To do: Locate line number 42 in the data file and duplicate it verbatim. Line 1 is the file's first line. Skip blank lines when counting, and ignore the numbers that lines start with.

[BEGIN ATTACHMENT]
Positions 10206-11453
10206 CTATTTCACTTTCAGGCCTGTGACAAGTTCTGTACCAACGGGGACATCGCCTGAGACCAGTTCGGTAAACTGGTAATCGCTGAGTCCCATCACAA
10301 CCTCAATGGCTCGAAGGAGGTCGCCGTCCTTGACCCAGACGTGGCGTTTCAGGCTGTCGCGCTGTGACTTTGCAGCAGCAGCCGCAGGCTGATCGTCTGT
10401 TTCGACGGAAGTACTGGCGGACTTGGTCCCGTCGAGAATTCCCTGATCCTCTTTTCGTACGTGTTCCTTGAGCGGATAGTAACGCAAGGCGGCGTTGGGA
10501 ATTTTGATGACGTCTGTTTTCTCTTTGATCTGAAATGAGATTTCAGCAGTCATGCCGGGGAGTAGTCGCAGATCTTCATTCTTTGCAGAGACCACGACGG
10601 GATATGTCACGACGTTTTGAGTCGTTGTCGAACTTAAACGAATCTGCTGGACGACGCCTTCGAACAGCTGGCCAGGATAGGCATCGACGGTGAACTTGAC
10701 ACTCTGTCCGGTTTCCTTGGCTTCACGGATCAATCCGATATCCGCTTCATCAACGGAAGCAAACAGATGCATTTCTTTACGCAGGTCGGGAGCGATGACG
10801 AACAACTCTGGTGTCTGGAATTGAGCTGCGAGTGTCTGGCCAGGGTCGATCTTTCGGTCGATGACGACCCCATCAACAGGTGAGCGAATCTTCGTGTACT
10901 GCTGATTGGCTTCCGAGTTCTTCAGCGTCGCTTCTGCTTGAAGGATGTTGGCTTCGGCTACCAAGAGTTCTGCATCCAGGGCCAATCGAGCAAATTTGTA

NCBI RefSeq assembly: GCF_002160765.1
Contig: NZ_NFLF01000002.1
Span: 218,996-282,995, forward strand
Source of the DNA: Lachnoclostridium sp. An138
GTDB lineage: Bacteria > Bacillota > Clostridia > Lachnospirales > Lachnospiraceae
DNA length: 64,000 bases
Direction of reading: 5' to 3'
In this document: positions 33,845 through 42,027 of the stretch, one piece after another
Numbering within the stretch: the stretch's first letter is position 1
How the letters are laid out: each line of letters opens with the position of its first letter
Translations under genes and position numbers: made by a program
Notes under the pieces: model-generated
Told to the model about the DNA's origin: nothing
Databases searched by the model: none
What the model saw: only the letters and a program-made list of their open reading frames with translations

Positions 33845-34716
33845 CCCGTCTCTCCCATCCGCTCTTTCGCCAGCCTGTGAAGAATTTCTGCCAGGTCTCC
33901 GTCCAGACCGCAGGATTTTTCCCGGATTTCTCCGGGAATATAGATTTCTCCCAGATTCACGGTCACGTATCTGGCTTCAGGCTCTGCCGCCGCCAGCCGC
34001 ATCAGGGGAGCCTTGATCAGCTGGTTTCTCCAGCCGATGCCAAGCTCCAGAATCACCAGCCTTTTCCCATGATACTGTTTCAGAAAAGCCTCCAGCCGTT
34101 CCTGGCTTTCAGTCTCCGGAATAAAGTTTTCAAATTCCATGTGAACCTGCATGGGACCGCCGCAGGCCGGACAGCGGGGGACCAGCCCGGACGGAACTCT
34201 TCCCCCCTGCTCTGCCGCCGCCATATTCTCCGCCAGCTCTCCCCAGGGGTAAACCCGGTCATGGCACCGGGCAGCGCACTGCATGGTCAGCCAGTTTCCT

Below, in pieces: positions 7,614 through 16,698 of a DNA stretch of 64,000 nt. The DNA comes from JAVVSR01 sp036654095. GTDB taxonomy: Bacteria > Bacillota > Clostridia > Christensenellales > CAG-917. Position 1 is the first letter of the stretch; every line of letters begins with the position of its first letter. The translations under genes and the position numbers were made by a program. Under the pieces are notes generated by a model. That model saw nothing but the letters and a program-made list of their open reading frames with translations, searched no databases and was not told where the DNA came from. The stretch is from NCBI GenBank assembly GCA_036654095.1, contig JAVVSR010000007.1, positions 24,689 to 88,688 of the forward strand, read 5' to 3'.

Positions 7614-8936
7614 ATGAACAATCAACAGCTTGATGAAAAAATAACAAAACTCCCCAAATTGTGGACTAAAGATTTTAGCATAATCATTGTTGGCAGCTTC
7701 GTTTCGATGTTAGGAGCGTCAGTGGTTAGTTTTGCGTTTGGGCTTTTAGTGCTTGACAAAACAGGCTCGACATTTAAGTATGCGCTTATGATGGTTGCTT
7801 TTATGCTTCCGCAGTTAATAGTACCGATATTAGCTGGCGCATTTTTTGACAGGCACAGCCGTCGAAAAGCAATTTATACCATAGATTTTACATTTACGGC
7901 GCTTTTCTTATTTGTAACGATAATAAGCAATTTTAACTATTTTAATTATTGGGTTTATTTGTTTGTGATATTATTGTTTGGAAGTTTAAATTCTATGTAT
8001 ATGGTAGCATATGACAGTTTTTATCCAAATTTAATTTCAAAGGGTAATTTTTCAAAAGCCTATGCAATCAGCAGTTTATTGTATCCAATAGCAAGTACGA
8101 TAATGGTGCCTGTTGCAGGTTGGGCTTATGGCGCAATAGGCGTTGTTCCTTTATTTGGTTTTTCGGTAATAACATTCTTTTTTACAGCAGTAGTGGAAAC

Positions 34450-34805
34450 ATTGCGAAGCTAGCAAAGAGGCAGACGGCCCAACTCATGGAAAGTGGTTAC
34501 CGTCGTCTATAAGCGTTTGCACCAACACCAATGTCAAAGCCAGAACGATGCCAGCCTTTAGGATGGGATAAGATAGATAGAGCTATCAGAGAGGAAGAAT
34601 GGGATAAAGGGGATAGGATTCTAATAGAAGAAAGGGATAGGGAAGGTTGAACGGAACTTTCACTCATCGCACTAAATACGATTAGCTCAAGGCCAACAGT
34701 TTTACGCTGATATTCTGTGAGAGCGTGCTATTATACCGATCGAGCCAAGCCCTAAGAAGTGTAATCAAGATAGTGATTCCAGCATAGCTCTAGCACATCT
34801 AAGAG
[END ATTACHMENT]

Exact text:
34601 GGGATAAAGGGGATAGGATTCTAATAGAAGAAAGGGATAGGGAAGGTTGAACGGAACTTTCACTCATCGCACTAAATACGATTAGCTCAAGGCCAACAGT